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Sweden / Finland

Antti J Jokinen • Director of Omerta 6/12 and Omerta 7/12

“I am humanising special forces”


- Cineuropa talked to Finnish director Antti J Jokinen about his planned action franchise, starting with two features, Omerta 6/12 and Omerta 7/12

Antti J Jokinen  • Director of Omerta 6/12 and Omerta 7/12
(© Antti Rastivo/Cinematic)

In Omerta 6/12 and Omerta 7/12, Finnish filmmaker and founder of Cinematic Antti J Jokinen will tackle the immensely popular novels by Ilkka Remes with the help of Jasper Pääkkönen, post-Spike Lee’s BlacKkKlansman and pre-Da 5 Bloods, this time cast as agent Max Tanner. The first part of the planned series will start shooting in April, with the premiere slated for autumn 2021.

Cineuropa: During the SF Studios conference at the recent Berlinale, Omerta was compared to the “international version of James Bond”. But from what has been seen so far, it looks more like Tom Clancy!
Antti J Jokinen:
It’s definitely nothing like James Bond. I think that Tom Clancy is a good example – he might actually be Ilkka Remes’ favourite writer! I have changed some things from the books and made it more character-driven, but ­everything in the film could actually happen. And hopefully, we can still keep the entertainment value intact, as it’s a dynamic kidnapping story.

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How do you see Jasper’s character, Tanner? Will he be fashionably troubled?
I have never tried my hand at this genre before. I have only done dramas, but these films can be so plot-orientated sometimes that, personally, I don’t give a shit if anyone dies or not. Here, I am trying to provide enough background information for you to care, but without turning my main characters into alcoholics or insomniacs. I just want to make them human. Actually, I am humanising them more than I am trying to burden them with flaws, I think – mostly by having them deal with the kinds of problems we can all relate to, as obviously not everyone can relate to being a raging alcoholic. We don’t have the same budgets as the Americans do, so I need to bring human nature into this action-thriller for it to be successful.

There is so much international content now, especially on streaming platforms. Do you think it’s getting easier to develop this kind of project with a lead actor that’s not British or American?
One of the greatest things to come out of Netflix or HBO is that they put everything on a global map. There are popular international shows on all of these platforms, so we know they can travel. You don’t have to pretend any more; you don’t have to look for an American celebrity to play some stupid role for five days and then do international sales based on that. Now, you can do what’s best for your project. The main characters are Finnish and Swedish, so of course we are looking at Scandinavia. But almost 90% of all the dialogues will be spoken in English, so we are definitely hoping to go further abroad. In Omerta, we will have more recognisable names, ones that have featured in big Hollywood productions as well, but our budget doesn’t rely on that. I can cast anybody I want.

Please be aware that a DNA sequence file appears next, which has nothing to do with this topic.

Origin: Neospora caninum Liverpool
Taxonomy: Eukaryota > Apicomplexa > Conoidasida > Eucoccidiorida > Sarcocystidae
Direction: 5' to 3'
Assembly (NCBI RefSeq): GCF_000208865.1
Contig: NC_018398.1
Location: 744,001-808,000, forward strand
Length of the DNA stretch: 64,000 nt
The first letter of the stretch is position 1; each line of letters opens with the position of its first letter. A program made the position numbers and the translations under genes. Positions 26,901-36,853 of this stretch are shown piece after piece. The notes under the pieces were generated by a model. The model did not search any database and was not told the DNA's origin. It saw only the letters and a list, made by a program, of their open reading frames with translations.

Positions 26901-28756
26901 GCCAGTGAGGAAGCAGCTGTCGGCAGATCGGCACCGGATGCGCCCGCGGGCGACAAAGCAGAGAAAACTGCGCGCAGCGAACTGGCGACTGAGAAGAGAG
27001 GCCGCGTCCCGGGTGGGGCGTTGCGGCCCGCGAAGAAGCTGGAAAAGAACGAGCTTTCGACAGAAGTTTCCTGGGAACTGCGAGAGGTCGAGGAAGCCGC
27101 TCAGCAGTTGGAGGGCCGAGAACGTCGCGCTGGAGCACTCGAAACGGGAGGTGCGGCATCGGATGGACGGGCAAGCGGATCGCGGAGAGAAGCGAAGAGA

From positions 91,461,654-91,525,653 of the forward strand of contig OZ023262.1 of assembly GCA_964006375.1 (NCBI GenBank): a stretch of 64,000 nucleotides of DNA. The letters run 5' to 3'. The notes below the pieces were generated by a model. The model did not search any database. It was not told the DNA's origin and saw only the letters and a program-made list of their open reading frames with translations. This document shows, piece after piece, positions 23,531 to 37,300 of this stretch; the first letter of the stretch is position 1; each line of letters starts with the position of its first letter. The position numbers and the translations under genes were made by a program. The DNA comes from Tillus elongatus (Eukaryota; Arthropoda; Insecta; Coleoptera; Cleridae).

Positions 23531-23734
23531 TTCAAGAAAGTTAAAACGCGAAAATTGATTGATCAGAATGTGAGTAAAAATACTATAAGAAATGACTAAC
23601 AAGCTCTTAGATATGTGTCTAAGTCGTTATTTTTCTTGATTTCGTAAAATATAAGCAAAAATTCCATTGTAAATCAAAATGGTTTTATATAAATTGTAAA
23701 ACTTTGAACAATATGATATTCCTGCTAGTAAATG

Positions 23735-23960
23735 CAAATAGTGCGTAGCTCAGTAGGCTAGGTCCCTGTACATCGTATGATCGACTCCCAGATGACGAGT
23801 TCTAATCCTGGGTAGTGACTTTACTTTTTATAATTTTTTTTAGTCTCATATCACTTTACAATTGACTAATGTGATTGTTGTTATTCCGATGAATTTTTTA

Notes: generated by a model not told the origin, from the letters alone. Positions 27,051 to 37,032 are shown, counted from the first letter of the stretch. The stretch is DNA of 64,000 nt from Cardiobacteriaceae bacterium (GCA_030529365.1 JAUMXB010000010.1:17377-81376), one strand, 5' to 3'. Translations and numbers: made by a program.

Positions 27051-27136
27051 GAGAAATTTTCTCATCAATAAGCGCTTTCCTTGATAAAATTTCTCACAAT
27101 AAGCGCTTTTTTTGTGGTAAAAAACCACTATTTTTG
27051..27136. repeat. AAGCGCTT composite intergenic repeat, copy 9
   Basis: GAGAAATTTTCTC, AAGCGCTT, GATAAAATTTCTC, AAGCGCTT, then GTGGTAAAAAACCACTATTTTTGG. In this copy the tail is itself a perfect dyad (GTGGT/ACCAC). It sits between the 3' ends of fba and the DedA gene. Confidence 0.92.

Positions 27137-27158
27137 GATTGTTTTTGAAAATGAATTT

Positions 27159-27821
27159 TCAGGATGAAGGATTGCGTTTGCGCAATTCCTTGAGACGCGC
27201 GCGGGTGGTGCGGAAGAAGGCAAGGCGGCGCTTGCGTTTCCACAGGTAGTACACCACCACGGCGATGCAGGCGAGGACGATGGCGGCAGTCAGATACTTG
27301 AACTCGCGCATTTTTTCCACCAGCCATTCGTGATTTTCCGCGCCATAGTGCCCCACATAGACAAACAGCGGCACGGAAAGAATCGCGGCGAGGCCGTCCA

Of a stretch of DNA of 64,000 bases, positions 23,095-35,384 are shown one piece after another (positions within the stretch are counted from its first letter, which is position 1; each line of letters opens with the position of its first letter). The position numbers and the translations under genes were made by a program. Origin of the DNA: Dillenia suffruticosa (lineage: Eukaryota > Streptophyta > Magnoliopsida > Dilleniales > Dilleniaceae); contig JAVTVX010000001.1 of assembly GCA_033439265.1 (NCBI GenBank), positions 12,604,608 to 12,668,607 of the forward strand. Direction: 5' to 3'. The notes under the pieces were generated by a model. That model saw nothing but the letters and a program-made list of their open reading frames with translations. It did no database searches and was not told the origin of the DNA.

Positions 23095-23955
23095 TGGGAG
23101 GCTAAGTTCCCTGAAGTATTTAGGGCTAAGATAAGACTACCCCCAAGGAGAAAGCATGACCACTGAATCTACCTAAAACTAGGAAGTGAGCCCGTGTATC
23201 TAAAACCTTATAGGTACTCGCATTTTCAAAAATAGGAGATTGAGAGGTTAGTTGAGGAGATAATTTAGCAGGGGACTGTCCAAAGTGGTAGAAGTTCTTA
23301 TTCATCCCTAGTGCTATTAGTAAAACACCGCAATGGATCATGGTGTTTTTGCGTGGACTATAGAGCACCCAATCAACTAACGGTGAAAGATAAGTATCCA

The ones you already have are A-listers in Finland, but they tend to do more arthouse-related projects. Pekka Strang was in Tom of Finland [+see also:
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interview: Dome Karukoski
film profile
and Eero Milonoff in Border [+see also:
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interview: Ali Abbasi
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I am in a similar situation: I have a background in music videos, so I am no stranger to entertainment, but then I have only done dramas. What we all share is our love for film and all its genres. The way I work is that I cast the movie, and then I completely re-write the script, already thinking about the actors. Sometimes, I do interviews and people ask: “What’s the most important thing when directing actors?” I say: “To write something for them to act.” That’s the thing. But you are right – I surrounded myself with Ferraris. Which is why we created all of these complex backstories and it looks like I am humanising special forces. I don’t know if I will succeed, but that’s what I am trying to do.

It’s funny how we associate certain genres with specific territories, like Nordic noir for example. Do you think there is some potential for, say, Nordic action?
I am hoping for that. I am betting the next three years of my life on it! If we can crack it, I’ll be very happy. Parasite has won the Best Picture Oscar now, so maybe there is this shift happening, and streaming giants have been a huge help. But first you have to make a good film.

Remes’ 6/12 came out 14 years ago, so the reality described there, as well as the political landscape, was a bit different. Are you planning to update it?
Everything has been transported into modern life, as with fake news, cyber attacks and the technology changing, these are interesting times we’re living in. When I took Sofi Oksanen’s book [for Purge [+see also:
film profile
], I knew I wasn’t going to change too much – it’s a drama, and it works with the same wheels. Here, of course there was an option to set it at the same time as the novels, but that didn’t interest me so much. Even though there is a huge existing fan base, as Remes has sold 4 million books in Finland alone, I would be an idiot not to think about it at all. I was trying to figure out what the core of these stories is and why people love them so much. Once you open them, you just can’t put them down – it’s like with Jo Nesbø!


You can see a promo image for Omerta 6/12 and Omerta 7/12 below:

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